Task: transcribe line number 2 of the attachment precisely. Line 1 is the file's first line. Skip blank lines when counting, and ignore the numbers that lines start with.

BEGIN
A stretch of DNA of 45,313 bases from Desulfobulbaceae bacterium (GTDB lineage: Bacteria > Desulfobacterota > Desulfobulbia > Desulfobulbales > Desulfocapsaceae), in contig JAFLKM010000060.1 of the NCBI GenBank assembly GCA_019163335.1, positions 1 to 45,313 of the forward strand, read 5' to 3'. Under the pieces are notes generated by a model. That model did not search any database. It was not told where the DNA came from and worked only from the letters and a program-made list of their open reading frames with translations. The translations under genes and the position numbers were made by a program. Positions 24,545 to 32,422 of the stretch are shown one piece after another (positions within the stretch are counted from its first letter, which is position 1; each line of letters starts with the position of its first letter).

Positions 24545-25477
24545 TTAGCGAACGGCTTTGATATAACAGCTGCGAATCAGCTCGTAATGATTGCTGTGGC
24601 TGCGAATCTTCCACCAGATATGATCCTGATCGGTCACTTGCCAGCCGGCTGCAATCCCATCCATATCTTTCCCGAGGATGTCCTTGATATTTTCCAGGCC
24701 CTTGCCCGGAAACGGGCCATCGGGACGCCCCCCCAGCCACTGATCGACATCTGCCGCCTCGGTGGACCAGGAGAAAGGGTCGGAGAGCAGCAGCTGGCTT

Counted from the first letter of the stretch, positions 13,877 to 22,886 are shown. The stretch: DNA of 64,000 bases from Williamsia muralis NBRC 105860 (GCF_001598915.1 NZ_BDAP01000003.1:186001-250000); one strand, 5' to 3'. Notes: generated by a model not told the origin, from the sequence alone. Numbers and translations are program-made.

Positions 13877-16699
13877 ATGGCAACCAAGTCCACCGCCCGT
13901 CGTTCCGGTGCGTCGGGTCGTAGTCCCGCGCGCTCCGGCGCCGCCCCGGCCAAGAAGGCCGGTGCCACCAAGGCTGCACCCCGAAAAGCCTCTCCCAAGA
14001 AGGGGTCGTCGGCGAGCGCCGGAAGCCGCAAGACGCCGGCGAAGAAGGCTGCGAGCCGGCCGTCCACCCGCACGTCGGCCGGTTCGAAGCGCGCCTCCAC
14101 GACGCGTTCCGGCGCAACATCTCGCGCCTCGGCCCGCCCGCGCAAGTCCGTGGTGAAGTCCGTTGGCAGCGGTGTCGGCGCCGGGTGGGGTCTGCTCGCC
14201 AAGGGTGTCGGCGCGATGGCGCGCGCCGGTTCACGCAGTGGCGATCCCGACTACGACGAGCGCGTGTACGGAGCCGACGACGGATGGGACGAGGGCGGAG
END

Positions 24545-25477